Following their budding romance in Enola Holmes, the young Viscount Tewkesbury and Enola reunite in Enola Holmes 2 where Tewkesbury officially begins his pursuit of Enola with the wave of a fan. Unbeknownst to Tewkesbury, he is mistaken about what his particular fan-waving motion means and accidentally sends Enola the wrong message. In fact, the real-life secret language of the fan used in 19th-century English polite society is far more complex than Enola Holmes 2 depicts.
Enola Holmes 2 unravels the case of a missing matchstick factory girl, Sarah Chapman, and the heinous truth behind her disappearance. Enola slips into a ball undercover one night, attempting to talk to William Lyon, the son of the matchstick factory owner and a person of interest in Sarah’s case. She meets Lady Mira Troy, the Treasury Minister’s private secretary who tells Enola that the ladies of the parties are using their fans to send secret messages, “saying everything that is forbidden.” As Enola would later learn, the secret language of the fan is useful in more ways than one.
Tewkesbury Didn’t Actually Say “I Love You” To Enola
Enola and Tewkesbury bump into each other at the charity ball thrown by Henry Lyon, the owner of the matchstick factory based on the true story of the 1888 matchgirls strike. While hatching her plan to approach William Lyon, Enola takes an impromptu dance lesson from Tewkesbury in a washroom. Needing to talk to William Lyon, Henry Lyon’s son, Enola must first be able to create the opportunity to have a conversation, and nothing other than dancing gives a young lady unchaperoned time to spend with a gentleman. Before they go their separate ways, Tewkesbury gestures to Enola with a fan, telling her “you’ll learn” what the message means eventually. It is revealed later in the movie that he intended to profess his love for her with the gesture, reiterating to Enola out loud this time, “I love you.”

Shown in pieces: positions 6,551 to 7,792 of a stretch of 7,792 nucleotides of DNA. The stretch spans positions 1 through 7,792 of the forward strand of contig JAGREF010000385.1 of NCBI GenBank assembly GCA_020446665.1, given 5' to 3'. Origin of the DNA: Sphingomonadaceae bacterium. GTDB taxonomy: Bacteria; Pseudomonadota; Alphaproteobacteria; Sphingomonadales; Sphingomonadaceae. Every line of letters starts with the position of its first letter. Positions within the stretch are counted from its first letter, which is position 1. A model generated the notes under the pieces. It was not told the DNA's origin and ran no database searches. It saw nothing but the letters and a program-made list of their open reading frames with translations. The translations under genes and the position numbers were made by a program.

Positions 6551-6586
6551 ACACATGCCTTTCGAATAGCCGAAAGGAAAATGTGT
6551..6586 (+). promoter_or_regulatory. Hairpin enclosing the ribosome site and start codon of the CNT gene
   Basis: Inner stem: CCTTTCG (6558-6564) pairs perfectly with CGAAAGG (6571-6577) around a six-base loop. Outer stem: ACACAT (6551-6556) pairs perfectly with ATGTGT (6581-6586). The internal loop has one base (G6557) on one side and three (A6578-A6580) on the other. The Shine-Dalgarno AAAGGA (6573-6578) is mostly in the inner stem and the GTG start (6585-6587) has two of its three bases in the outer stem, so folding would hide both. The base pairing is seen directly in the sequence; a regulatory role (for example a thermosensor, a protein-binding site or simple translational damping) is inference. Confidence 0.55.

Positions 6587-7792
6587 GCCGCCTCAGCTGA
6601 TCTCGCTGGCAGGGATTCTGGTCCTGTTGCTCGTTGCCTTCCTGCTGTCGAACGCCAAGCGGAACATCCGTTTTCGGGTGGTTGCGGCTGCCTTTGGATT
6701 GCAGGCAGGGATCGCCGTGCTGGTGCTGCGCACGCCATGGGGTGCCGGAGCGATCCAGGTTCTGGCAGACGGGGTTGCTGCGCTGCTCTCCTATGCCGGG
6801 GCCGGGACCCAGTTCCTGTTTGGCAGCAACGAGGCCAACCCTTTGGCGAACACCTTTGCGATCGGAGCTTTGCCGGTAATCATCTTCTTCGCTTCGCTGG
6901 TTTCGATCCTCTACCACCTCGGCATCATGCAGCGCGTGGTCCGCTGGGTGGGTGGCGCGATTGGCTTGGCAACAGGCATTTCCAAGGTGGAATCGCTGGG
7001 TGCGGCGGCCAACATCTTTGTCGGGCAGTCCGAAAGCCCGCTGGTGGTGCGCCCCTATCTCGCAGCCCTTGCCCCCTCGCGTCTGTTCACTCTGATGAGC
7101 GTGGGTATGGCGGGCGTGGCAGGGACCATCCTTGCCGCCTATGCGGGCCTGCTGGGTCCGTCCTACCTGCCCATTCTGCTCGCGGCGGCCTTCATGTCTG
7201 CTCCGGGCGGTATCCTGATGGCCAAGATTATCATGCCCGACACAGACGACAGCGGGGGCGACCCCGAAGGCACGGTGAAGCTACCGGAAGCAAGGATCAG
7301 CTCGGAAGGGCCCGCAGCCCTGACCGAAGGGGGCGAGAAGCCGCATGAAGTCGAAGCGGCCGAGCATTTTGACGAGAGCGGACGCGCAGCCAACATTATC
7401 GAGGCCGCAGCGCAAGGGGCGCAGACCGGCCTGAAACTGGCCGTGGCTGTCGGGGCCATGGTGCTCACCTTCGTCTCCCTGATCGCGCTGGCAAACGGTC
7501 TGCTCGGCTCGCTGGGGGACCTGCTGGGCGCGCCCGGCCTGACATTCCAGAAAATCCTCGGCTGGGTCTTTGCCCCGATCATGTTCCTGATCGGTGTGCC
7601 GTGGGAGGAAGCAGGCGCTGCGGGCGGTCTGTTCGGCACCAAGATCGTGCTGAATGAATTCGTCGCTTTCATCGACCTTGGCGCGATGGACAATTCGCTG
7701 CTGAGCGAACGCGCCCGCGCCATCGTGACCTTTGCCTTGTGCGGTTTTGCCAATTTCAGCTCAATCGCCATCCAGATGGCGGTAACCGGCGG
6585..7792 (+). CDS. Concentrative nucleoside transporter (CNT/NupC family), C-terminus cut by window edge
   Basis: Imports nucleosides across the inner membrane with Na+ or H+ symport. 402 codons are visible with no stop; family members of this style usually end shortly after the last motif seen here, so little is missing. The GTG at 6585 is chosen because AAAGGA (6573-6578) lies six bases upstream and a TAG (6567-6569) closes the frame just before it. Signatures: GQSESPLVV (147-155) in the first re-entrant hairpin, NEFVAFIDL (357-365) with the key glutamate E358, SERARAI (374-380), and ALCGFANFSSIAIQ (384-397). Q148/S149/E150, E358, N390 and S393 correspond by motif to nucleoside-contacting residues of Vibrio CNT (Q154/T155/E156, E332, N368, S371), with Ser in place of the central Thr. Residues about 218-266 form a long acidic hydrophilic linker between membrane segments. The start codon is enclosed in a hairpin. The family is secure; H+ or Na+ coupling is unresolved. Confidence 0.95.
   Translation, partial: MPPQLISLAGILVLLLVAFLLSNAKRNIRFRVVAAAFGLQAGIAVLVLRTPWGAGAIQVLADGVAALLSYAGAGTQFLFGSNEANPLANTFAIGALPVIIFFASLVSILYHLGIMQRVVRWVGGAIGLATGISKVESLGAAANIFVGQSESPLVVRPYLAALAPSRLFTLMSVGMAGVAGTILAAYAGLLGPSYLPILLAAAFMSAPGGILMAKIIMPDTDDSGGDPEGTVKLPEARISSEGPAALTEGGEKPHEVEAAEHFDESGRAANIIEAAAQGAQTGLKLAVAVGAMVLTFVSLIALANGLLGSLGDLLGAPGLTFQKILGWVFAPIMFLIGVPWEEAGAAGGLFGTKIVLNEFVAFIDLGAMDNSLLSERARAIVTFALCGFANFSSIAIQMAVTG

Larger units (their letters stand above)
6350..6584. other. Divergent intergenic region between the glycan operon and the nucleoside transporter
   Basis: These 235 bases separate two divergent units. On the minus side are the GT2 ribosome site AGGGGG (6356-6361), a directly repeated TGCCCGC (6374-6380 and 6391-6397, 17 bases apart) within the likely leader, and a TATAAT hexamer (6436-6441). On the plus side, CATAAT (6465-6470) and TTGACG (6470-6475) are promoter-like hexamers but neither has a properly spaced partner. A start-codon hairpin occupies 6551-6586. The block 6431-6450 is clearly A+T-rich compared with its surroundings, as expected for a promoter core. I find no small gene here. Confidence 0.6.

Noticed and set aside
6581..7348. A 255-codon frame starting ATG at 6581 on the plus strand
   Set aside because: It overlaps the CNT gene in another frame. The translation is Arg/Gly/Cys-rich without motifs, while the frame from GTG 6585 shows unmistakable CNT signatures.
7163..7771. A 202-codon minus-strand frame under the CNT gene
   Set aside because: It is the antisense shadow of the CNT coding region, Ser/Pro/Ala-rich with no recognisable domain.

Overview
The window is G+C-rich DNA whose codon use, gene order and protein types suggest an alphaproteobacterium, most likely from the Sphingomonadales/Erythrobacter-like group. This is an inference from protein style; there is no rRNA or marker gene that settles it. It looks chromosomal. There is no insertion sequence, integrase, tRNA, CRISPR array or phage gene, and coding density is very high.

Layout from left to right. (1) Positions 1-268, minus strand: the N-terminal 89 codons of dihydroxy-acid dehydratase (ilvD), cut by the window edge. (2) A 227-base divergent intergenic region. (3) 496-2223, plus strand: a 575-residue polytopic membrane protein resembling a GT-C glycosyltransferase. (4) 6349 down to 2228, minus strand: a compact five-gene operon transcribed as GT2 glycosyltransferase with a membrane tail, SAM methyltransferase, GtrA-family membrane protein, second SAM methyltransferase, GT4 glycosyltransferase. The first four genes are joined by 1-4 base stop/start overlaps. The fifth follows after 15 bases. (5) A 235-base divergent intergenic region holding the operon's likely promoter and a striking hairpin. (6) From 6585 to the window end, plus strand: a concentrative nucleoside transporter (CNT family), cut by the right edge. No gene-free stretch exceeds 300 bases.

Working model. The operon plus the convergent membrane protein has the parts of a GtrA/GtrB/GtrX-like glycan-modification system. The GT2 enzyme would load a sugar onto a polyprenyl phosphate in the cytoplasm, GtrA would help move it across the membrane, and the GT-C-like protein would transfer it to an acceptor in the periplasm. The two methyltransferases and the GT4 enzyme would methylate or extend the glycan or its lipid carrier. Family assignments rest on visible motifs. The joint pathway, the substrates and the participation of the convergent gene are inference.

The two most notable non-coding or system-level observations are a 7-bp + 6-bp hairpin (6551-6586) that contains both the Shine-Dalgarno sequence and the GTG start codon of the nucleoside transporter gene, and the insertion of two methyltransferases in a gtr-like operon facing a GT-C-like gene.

According to a leaflet published by a fan supplier to Queen Victoria, the ruler of England in the time of Enola and Sherlock Holmes, “I love you” was gestured by drawing the fan across your cheek, which is not exactly what Tewkesbury did in Enola Holmes 2. Jean-Pierre Duvelleroy, the French fan maker who published the leaflet detailing “The Language of the Fan,” listed many more fan motions and their corresponding messages in the leaflet. In Enola Holmes 2, spreading the fan half-open, Tewkesbury raised it to his right cheek and lowered it slowly, which is far from Duvelleroy’s designated motion for “I love you”, and does not vaguely resemble any of the other messages outlined on Duvelleroy’s leaflet either. Hence, although Tewkesbury’s coded fan message creates an endearing moment shared between himself and Enola, the fan gesture doesn’t actually say anything at all. Fortunately for Tewkesbury, Enola, equally ill-versed in the language of the fan, is none the wiser of his mistake.
The Message Enola Sent With Her Fan
Having been brought up by the unconventional mother that is Eudoria Holmes, Enola finds herself a fish out of water in formal settings among gentle society. As clumsy as Tewkesbury’s use of the fan is in Enola Holmes 2, Enola herself is entirely ignorant of the secret language of the fan until Tewkesbury teaches her how to signal “I love you.” She does, nonetheless, accidentally send some pointed (and contradicting) messages to a poor, unsuspecting man at the charity ball. Mocking the other ladies’ use of the fans, Enola fans it quickly in front of her chest, telling the man on the opposite balcony “I am engaged,” and then holds it open in front of her face with her left hand, which signals that she is “desirous of acquaintance,” inviting him to approach her.